Liquids Driving Exploration and Production Decisions
The profitability of natural gas liquids (NGLs, which include fuels such as ethane, normal butane, isobutane, and propane) has, in recent years, led operators to focus drilling efforts on so-called “wet” production areas where NGLs are relatively abundant. These areas include portions of shale formations such as the Eagle Ford in Texas, the Marcellus in Pennsylvania, and the Utica in Ohio, which underlies the Marcellus. Although both oil and gas prices dropped considerably from their 2008 highs, oil prices have since somewhat rebounded, while natural gas prices have remained relatively low, with NYMEX futures prices hitting 10-year lows and remaining below $3 per million British thermal units (MMBtu). NGL prices, which more closely mirror the price of crude oil, have been rising over the past couple of years.
The figure shows the indicated NGL price minus the natural gas price at the Henry Hub. (When below zero, this means that the natural gas price was above the indicated liquids price, such as in 2005, when Hurricanes Katrina and Rita led to Henry Hub price spikes.) The price of ethane, the most abundant and widely produced NGL, behaves somewhat differently from other NGL price series, and is tied more closely to natural gas prices.
Natural gas prices began the report week on a decline, with most points across the country experiencing double digit decreases Thursday and Friday, likely due to high storage levels and relatively mild temperatures across most of the country. The Henry Hub price fell 26 cents by Friday, dropping from $2.49 per MMBTU last Wednesday to $2.23 per MMBtu on Friday, with similar declines seen at most trading points across the country. On Monday, the trend reversed and remained on an upswing for the remainder of the report week. Tuesday saw price increases at virtually every trading point across the country, most of which continued into Wednesday, with most points ending the week slightly above last Wednesday’s closing prices. The Henry Hub price gained 38 cents between last Friday and yesterday to end the week at $2.61 per MMBtu, up 12 cents overall for the report week.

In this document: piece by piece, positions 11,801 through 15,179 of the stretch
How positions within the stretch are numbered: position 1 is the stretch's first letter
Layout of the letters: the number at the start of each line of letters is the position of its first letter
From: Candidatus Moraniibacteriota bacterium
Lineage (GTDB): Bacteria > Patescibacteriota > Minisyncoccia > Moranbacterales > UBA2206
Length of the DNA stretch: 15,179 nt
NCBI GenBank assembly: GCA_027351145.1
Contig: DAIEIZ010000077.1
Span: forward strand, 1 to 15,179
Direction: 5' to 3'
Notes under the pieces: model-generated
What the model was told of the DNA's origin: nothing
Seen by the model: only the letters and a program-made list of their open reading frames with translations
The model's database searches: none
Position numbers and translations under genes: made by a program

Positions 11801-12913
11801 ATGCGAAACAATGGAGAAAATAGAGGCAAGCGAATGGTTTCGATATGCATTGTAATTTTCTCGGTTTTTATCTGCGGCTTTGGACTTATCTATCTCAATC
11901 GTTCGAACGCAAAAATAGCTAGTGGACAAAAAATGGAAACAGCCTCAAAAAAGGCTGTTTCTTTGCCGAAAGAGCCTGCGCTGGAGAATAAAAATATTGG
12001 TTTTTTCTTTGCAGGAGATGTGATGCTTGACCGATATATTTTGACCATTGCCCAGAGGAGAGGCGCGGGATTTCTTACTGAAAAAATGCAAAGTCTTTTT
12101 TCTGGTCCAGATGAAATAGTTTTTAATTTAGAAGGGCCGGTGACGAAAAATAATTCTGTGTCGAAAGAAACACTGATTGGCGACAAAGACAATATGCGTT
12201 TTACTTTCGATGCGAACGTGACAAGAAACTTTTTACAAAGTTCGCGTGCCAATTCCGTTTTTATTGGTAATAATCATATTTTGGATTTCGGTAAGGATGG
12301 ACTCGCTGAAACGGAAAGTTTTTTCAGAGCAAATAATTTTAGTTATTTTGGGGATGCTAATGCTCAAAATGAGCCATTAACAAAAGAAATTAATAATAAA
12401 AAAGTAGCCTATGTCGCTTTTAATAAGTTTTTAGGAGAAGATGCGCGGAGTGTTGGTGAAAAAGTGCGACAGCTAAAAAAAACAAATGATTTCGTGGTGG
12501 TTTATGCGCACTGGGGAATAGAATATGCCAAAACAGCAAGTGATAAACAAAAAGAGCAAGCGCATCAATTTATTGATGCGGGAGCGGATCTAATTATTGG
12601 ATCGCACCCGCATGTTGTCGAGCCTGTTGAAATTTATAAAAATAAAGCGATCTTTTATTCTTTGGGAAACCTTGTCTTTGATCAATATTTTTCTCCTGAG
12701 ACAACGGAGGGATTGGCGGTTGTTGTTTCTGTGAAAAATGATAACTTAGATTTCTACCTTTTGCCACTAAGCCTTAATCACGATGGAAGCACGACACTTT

The Northeast was the exception to the trend seen in the rest of the country, posting much steeper declines than other areas early in the week as prices backed off from the previous week’s relatively large gains. While most decreases across the country on Thursday and Friday were under 20 cents and were followed by a slight upswing on Monday, the large gains seen in the Northeast the preceding report week dissipated as cold weather gave way to unseasonably mild temperatures and prices backed off considerably through Monday’s trading. The price at the Algonquin Citygate for delivery to Boston dropped $1.87 per MMBtu (33 percent), from $5.61 per MMBtu last Wednesday to $3.74 per MMBtu on Monday, while Transcontinental Pipeline’s Zone 6 for delivery into New York City dropped $2.29 per MMBtu (44 percent), from $5.21 per MMBtu last Wednesday to $2.92 per MMBtu on Monday. By Tuesday, likely due to concern over forecasts that a cold front was expected to move across the region, prices gave back some of the earlier-in-the-week declines and rebounded by more than 40 cents per MMBtu at both the Algonquin Citygate and Transcontinental’s Zone 6 pricing points. Prices in the Northeast were mixed yesterday, with about half the region’s pricing points, including the Algonquin Citygate and Transco Zone 6, seeing declines ranging from 19 to 47 cents per MMBtu. Most of the other pricing points in the region, such as the Leidy Hub in Pennsylvania and Tennessee Gas Pipeline’s Niagara in northwest New York, showed single-digit increases, consistent with the magnitude of the increases across the rest of the country.